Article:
User-defined Kernels vs. `torch.library` custom op

If I have a user-defined triton kernel as part of a torch.nn.Module, what is the difference between:

  1. Registering the user-defined triton kernel using the torch.library API and compiling the module
  2. Calling torch.compile on the module and relying on the inductor backend to inline the user-defined kernel?
  • What are the performance differences to be expected between the two approaches? Are there guidelines for when to one API over the other?
  • Will registering a custom op overcome the current limitations of user-defined kernels per the official tutorial? Specifically, often need to define heuristics after autotune.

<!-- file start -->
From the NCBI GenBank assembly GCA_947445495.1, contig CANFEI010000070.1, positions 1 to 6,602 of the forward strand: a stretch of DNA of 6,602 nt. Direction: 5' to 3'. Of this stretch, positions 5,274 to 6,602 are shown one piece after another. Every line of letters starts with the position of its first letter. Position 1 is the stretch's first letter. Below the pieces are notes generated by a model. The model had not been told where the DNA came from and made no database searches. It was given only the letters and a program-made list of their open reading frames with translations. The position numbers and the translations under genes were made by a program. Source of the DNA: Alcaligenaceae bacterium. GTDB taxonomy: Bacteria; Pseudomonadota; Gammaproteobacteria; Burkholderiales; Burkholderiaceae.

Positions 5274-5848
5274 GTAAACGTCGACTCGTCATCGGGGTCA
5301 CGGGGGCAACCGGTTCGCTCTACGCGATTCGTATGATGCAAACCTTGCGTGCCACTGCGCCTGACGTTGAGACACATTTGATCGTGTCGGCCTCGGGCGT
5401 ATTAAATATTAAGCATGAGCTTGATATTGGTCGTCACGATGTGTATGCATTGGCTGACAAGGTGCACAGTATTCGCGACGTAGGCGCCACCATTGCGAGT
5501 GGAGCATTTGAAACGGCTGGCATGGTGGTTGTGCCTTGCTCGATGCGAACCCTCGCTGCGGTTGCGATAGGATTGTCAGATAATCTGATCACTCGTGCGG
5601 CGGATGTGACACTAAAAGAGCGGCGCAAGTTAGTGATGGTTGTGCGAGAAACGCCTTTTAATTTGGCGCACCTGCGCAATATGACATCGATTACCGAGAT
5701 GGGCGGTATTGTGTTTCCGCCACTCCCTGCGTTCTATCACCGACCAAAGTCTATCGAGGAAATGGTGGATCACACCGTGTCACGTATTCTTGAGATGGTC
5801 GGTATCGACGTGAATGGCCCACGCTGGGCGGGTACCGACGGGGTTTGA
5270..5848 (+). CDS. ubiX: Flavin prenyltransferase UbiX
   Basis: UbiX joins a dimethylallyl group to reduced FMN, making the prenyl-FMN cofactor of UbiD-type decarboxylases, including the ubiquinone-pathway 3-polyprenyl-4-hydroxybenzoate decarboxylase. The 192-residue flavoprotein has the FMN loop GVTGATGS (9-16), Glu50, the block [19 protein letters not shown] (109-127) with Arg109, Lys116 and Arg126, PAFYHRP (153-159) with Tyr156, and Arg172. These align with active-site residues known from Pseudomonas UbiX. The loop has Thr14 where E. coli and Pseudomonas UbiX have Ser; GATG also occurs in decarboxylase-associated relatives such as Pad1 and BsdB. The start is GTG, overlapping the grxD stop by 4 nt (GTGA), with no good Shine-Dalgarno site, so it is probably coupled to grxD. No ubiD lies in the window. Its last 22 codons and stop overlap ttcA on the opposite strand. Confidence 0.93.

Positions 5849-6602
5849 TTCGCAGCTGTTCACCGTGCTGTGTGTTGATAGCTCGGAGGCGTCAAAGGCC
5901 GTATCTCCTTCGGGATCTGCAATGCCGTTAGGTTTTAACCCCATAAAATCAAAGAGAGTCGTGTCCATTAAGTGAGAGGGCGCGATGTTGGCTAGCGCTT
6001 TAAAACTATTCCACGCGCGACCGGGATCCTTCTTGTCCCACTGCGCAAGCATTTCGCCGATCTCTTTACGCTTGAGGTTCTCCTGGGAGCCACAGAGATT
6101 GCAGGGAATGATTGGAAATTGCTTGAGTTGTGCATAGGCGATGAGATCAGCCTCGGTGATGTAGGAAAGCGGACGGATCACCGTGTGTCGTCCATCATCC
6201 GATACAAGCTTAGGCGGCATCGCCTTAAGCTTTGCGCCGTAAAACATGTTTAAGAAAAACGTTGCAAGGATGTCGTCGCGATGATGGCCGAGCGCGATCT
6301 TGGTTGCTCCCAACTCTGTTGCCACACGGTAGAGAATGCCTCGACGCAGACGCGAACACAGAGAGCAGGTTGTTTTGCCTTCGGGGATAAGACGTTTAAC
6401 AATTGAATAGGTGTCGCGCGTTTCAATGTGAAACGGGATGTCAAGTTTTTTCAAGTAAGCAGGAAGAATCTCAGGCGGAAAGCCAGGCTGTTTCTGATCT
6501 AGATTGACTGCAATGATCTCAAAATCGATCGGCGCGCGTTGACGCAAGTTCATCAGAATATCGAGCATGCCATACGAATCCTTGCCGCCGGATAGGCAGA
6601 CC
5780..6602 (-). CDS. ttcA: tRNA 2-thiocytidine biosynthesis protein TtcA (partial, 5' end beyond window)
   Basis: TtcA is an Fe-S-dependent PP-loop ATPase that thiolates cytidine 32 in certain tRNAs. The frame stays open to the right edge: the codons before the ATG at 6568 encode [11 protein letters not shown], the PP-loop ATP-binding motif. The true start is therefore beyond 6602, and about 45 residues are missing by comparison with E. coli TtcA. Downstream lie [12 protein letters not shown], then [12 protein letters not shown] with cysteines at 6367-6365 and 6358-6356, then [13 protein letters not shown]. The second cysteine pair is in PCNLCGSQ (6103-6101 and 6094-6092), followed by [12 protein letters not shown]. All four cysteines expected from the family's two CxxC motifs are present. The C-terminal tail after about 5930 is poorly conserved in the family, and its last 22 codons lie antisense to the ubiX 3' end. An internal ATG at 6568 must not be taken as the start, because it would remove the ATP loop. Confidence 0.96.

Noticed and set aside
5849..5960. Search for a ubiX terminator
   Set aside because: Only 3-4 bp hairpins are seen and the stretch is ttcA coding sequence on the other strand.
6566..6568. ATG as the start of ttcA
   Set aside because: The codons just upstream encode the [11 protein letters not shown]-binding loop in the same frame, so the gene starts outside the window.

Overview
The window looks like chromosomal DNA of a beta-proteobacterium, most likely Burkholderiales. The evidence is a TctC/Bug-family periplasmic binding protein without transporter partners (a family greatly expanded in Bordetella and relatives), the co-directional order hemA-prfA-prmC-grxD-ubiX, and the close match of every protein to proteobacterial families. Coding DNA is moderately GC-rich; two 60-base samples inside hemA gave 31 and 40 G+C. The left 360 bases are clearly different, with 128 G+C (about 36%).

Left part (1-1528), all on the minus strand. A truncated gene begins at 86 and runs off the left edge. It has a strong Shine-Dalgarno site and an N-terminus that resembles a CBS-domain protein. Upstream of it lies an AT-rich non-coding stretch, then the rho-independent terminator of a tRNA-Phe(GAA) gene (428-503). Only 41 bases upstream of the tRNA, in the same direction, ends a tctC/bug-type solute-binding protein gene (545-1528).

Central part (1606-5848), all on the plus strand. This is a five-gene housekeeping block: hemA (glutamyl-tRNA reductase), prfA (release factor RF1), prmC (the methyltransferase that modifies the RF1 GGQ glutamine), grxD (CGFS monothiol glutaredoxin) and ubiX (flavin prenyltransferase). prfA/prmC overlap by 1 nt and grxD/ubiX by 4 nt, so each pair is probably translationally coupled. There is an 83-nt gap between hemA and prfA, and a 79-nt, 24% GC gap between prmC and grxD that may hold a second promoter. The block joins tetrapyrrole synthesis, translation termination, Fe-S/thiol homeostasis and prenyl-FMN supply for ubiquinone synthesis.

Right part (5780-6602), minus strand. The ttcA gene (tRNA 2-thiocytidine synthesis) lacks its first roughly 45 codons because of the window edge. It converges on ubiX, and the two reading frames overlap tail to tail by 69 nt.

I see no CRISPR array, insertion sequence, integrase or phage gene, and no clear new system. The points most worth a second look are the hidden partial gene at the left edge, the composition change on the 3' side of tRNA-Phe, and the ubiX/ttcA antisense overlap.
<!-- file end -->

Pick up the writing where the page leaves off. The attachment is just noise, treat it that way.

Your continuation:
• More generally, are there sharp bits to watch out for when compiling a function / module which includes a user-defined kernel that can result in worse performance than calling the function / module without compilation?

@oulgen @zou3519

The rule of thumb for picking between the raw triton kernels versus through custom ops is generally about composibility requirements. If your code needs to be composible with dtensor or other tensor subclasses, use custom ops. Otherwise, use raw triton kernels. The raw version provides a simpler user experience as there’s no registration etc, code that works without compile works with compile.

In terms of performance, dynamo/inductor have optimization passes that optimize the code around the triton kernel so you’ll likely see the equal or better performance using raw versions.